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Why You May Not Want to Consider RV Living in Retirement

As you start to consider either full time or part-time RV living in retirement, consider carefully the full ramifications of that decision. Even though the dreams of the open road and freedom to travel at will pull you toward an RV purchase, these next few paragraphs might help you to more carefully evaluate that decision.

Why would you not want to engage such a lifestyle given that the kids may be grown and flown the coop, and perhaps there is also no job to tie you down. Why not sell everything and hit the road in your new home on wheels? After all, there are over one million of us on the road these days enjoying this lifestyle. However, let me tell you that it takes a certain kind of person to make a success of it. Why can I say that? Because we have been on the road since 2008 and we have a lot of experience in this area!

Having been on the road this long, Pam and I are fully qualified to share some thoughts on the negative side of such a mobile life. We have had many friends and acquaintances, who we met on the road, quit due to some of the reasons I will discuss here. Perhaps these will help you!

RV’s Can Cost a Lot of Money!

First off, RV’s are expensive! Some cost more than the homes that people lived in before they hit the road. This could be the largest or second-largest purchase you will ever make in your life. And, there are lots of choices when it comes to the type of RV you can choose to buy. Not only do you need to set a budget, but you need to decide which class of RV will suit your lifestyle and needs as you see it living the mobile RV lifestyle.

You can spend tens of thousands of dollars to hundreds of thousands of dollars. Sure, you can buy a cheap trailer and a used truck and hit the road. But depending on the lifestyle you are used to living, that may not create long term happiness. Also, the cheaper the RV you buy the more issues you will have as it ages and breaks due to poorer quality. With RV’s it is mostly true that you get what you pay for.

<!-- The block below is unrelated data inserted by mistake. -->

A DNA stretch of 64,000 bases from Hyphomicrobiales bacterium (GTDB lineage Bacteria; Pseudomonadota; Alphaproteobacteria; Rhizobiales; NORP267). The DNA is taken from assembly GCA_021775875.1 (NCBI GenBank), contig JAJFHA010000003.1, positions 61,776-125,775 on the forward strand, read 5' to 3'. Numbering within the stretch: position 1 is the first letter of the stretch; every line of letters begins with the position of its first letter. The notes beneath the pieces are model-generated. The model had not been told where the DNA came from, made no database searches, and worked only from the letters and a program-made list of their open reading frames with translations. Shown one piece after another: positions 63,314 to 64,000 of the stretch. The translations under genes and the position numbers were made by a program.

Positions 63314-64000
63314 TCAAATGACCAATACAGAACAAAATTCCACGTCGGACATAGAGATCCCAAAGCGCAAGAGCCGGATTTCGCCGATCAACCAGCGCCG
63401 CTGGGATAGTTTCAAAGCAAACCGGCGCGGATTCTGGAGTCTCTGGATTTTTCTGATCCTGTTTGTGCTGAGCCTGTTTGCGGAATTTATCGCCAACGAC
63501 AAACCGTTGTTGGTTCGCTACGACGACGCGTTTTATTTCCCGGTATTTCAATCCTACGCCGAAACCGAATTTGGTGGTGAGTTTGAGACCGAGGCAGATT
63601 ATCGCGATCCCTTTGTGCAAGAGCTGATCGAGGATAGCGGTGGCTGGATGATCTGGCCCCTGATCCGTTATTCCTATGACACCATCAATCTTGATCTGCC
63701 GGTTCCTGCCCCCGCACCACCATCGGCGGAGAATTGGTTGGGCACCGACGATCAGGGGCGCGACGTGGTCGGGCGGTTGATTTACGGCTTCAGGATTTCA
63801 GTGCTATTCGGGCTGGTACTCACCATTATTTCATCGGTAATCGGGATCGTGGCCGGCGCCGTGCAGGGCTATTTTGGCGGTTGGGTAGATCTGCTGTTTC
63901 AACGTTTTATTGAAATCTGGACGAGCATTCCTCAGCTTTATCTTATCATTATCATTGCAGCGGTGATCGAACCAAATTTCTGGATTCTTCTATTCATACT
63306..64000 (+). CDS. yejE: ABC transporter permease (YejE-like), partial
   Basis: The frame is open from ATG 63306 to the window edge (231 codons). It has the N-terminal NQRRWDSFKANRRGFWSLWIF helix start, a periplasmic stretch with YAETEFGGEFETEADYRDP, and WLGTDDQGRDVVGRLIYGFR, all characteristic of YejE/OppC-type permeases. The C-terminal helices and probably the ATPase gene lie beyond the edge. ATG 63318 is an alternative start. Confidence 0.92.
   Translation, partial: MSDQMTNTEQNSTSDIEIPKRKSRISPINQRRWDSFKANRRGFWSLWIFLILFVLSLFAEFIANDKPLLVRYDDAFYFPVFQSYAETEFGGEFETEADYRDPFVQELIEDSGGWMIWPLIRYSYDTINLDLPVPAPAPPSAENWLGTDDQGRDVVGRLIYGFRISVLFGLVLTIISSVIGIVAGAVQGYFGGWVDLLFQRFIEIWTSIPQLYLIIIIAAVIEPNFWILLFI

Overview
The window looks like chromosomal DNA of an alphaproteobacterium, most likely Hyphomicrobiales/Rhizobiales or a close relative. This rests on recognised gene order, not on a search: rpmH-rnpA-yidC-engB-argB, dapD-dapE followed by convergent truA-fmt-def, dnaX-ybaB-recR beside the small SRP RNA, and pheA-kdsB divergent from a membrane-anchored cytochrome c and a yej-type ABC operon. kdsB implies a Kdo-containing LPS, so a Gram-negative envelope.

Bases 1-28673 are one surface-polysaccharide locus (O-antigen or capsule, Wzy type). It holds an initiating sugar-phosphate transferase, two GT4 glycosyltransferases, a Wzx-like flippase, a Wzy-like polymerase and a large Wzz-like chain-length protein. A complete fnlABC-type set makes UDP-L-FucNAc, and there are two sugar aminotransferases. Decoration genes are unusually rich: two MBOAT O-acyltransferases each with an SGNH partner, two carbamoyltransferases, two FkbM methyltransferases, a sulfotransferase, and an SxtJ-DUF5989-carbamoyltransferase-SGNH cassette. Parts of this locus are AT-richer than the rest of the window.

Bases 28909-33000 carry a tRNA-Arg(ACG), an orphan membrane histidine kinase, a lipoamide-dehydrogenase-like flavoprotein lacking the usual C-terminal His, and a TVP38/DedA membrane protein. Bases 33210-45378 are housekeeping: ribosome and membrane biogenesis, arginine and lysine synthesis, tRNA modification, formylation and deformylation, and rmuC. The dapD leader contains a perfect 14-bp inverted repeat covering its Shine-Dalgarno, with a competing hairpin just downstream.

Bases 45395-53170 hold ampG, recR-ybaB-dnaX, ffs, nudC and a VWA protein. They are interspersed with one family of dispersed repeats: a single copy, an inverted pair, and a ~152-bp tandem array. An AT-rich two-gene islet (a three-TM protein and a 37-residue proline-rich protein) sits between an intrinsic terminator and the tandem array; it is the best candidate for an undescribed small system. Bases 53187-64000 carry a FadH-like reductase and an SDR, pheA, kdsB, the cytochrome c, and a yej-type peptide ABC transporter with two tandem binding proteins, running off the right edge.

The other problem that we have noticed with our full-timing RV friends is that they can’t seem to find an RV that works for them, so they are constantly trading RV’s, thereby losing money with each transaction. This can be overcome by renting RV’s before purchasing one and spending the time to consider ones wants and needs for an RV home.

Pam and I work hard with or RV inspection clients to get them to think carefully, not only about the information we share about the condition of the RV but whether it will suit their lifestyle as they see it on the road.

Will the RV Interior Suit You?

Then there is the interior decor and floorplan of the RV that you think you can afford. Are you going to be happy with the furniture set up, the window treatments, the kitchen appliances, etc? You may be spending additional money in order to truly make it feel like the RV home you want.

A lot of your kitchen wares from home will just not work on the road. Melamine will replace breakable dishes, glassware will break, and most kitchen appliances will have to go due to a lack of storage places and weight of carrying all that. RV meals will be different than at home due to limited space to cook and places to store food items for a good assortment of meal plans without frequently visiting the grocery store.

Certainly, there are mammoth 5th wheels and Class A motorhomes that can make these issues go away, but with those come more costs and difficulties in driving large vehicles if one is not used to them.

So, additional money may need to be spent in order to accommodate the interior needs of the new RVer.

RV’s Lose Their Value Quickly!

Of course, once the RV is purchased, no matter what it is, whether new or used, it will depreciate in value very quickly. Buy a new one and you could lose thousands of dollars as soon as you turn the key and drive it off the lot. RV’s do not increase in value!

When you add in the cost of fuel, insurance for extended stay living, upkeep as far as maintenance, and other expenses occurring on the road, including RV park fees, it is a more expensive lifestyle than traditional traveling options. So, don’t expect to get your money back. The only thing you will be left with is the memories of your time on the road, but you won’t get back the money invested in the RV lifestyle. It is not like a traditional home that increases in value!

RV Operational Costs